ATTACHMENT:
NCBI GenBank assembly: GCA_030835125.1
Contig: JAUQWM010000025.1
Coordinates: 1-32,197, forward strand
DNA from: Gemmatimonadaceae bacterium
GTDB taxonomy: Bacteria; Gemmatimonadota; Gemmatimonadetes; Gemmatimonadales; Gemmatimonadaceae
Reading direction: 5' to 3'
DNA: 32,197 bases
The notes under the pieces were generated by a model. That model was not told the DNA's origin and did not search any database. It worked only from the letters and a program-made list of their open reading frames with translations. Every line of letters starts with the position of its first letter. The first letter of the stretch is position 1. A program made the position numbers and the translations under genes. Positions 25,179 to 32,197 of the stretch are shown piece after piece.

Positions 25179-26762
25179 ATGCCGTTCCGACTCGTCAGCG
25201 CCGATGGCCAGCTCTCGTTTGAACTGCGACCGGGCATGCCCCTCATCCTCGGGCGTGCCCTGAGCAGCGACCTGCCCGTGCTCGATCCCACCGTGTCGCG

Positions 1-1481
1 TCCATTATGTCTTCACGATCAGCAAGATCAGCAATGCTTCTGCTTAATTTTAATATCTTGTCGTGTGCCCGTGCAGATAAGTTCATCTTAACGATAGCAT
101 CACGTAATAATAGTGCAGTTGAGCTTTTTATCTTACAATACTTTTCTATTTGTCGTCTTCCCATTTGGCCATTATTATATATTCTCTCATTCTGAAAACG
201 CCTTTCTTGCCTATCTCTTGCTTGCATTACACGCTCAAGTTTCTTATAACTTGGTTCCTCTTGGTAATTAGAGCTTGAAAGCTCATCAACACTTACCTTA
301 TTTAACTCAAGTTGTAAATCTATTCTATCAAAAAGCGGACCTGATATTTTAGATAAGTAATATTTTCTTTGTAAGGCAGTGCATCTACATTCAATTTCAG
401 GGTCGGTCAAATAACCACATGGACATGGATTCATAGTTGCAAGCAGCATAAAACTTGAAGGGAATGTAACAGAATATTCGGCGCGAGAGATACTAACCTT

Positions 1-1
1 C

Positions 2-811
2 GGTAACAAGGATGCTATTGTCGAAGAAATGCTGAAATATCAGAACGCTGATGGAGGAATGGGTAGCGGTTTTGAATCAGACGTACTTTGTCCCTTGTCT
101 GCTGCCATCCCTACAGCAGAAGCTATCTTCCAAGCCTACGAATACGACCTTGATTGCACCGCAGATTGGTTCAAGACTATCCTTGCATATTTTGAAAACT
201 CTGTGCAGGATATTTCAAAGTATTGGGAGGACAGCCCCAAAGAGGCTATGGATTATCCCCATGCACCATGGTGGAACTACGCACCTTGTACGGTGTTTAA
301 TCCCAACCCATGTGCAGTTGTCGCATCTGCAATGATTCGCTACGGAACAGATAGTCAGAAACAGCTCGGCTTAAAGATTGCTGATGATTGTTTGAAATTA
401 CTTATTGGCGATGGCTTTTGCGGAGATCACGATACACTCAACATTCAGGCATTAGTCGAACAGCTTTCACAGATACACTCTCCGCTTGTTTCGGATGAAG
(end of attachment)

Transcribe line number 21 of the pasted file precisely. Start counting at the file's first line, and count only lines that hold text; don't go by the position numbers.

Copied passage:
2 GGTAACAAGGATGCTATTGTCGAAGAAATGCTGAAATATCAGAACGCTGATGGAGGAATGGGTAGCGGTTTTGAATCAGACGTACTTTGTCCCTTGTCT